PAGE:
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Understanding the cellular and molecular mechanisms governing NK cell education represents one of the major challenges in immunology. In line with this notion, in this study we provide evidence that NK cell education is strongly linked to the dynamic and coordinated expression of the adhesion/activation molecule DNAM-1 and conformational changes in LFA-1. We show that DNAM-1 serves as a unique intrinsic sensor of the cytolytic potential of human NK cells. Upon target cell interaction, DNAM-1 rapidly colocalizes with LFA-1open at the immune synapse. Given the essential role for LFA-1/ICAM-1 interactions in the early activation of human NK cells, our findings provide important mechanistic insights into how human NK cells are functionally regulated during NK cell education.

NK cell education is a tunable process and the responsiveness of NK cells reflects the strength of the net inhibitory signals (7, 33, 34). Thus, discrete subsets of NK cells expressing distinct combinations of inhibitory receptors mount functional responses ranging from weak/absent to high upon stimulation with target cells lacking the cognate MHC class I molecules or upon cross-linking of activating NK cell receptors. Differences in the functional potential at the single cell level translate into variability in the overall responsiveness of NK cells in each individual and are determined by the composition of the NK cell repertoire in combination with the HLA background (34, 35). NK cell repertoire diversity and global NK cell responsiveness, as predicted by KIR/HLA genetics, have been implicated in a number of clinical settings, including outcomes of allogeneic stem cell transplantation (8, 36, 37), infectious diseases (38), autoimmunity, and disorders of pregnancy (1). Thus, elucidating the mechanisms underlying NK cell education is important and may provide means to manipulate the responsiveness of NK cells to alleviate autoimmunity and boost antitumor immunity.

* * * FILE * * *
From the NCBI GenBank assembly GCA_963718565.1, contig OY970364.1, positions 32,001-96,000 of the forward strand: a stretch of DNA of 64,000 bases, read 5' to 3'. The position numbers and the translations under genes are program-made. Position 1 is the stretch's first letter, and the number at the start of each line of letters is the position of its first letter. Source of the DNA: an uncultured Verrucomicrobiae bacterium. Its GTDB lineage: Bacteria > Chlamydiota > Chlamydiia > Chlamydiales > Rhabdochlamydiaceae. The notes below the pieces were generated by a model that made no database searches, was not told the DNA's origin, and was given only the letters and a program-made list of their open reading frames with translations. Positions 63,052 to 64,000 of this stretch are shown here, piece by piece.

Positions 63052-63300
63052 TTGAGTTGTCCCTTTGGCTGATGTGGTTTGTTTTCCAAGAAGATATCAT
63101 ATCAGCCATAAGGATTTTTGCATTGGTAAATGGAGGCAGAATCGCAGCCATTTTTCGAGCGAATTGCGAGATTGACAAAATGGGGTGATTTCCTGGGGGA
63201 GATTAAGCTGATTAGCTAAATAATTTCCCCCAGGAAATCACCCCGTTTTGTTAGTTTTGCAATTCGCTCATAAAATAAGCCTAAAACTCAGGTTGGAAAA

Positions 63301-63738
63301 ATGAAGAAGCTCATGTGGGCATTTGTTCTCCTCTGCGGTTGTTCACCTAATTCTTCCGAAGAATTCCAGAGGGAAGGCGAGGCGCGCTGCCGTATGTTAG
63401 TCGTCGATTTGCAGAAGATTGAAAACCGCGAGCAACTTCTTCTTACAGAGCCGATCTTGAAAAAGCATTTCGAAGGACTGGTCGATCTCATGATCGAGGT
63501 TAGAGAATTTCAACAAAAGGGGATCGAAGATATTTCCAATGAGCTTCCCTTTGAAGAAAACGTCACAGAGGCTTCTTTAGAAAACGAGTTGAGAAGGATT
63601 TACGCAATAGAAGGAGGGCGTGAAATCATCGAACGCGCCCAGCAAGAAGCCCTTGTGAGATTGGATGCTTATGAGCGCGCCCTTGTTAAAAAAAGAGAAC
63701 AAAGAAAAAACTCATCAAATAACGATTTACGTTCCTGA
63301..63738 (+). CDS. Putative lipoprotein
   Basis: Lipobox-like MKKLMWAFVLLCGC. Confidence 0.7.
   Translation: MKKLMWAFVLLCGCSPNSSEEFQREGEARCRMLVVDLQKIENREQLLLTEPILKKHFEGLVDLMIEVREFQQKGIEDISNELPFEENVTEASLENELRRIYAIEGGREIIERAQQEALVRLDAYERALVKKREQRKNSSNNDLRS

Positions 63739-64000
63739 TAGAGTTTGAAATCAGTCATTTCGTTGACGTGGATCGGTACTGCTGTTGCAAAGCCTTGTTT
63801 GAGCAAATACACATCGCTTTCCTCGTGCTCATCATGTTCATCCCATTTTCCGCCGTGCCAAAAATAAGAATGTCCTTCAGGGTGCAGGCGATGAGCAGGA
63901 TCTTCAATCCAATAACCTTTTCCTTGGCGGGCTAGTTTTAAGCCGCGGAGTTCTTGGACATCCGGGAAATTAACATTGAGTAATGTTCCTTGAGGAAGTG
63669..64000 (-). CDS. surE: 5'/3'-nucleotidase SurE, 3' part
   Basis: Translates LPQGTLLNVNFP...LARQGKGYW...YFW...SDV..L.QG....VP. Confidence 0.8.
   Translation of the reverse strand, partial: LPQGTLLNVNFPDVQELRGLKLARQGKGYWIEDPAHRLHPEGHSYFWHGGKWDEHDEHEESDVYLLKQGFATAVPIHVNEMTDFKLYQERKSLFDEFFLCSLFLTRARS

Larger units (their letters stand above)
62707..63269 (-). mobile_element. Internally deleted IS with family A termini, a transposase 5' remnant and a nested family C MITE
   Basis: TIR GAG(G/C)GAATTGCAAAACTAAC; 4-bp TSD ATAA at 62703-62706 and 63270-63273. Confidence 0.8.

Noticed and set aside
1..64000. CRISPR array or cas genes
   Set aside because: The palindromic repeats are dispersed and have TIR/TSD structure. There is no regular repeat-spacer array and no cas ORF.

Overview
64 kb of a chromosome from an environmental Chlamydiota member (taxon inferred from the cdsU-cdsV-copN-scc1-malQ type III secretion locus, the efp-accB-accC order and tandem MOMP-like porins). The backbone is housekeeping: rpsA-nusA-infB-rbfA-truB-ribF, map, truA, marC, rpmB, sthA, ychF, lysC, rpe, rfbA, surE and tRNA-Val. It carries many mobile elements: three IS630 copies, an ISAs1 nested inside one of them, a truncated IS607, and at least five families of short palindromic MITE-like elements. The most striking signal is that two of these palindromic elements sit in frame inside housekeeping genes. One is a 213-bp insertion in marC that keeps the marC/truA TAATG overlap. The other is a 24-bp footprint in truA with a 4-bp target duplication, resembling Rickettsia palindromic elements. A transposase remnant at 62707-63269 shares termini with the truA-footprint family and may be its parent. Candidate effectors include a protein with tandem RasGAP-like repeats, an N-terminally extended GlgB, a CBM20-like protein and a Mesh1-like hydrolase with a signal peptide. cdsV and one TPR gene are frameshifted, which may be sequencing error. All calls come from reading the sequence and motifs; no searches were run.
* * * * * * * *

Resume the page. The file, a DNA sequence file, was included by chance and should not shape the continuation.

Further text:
In this study, we report that the expression of DNAM-1, which is a coactivating receptor and adhesion molecule, correlates with the expression of self-specific inhibitory KIR and NKG2A as well as the functional tuning by multiple inhibitory receptor–ligand interactions. In line with numerous previous reports (10), none of the other assessed NK cell receptors displayed a similar positive correlation with NK cell education. DNAM-1 is crucial for the NK cell recognition of several types of primary human tumors, including ovarian carcinoma, melanoma, acute leukemia, myelodysplastic syndromes, and neuroblastoma (3943). The increased expression of DNAM-1 by educated NK cells points to a specific role of this subset in surveillance against such tumor types. More recently, DNAM-1 was found to be essential for the differentiation of memory NK cells during mouse CMV infection (44). Thus, our data indicate a possible link between the phenotype of the educated NK cell and the downstream adaptive behavior of the subset. Notably, DNAM-1 expression was highest on the subset with a terminally differentiated memory-like phenotype.

Our understanding of the biological basis behind NK cell education is tightly linked to the assays used to monitor the functional responsiveness of the cell, including the type and length of stimulation as well as the downstream readout (6). In this respect, most work in the human has been based on stimulation with K562 cells. Because K562 cells express the DNAM-1 ligands PVR and Nectin-2, the increased DNAM-1 expression on educated NK cell subsets could potentially explain their heightened responsiveness in vitro. Although we considered this possibility to be rather unlikely, because experiments using plate-bound Abs have demonstrated clear differences between educated and uneducated NK cells in the mouse (7), we went on to examine the intrinsic responsiveness of NK cells as a function of DNAM-1 expression following stimulation by target cells lacking DNAM-1 ligands. Indeed, these experiments revealed a correlation between DNAM-1 expression and the functional response of the NK cell subset regardless of the target cell used. By stimulating NK cells with Drosophila S2 cells transfected with CD48 and ULBP-1, ligands for 2B4 and NKG2D, respectively, we could demonstrate a correlation between DNAM-1 expression levels and function in NK cells stimulated without LFA-1 and DNAM-1 ligands. This was important, because ICAM-1 is expressed on all other cell lines used to read-out NK cell education, and ligation of LFA-1 involves signaling via DNAM-1 (data not shown) (32). Taken together, these experiments corroborate the view that education is linked to an intrinsic potential of the cell and reveal that DNAM-1 can serve as a marker for this functional potential.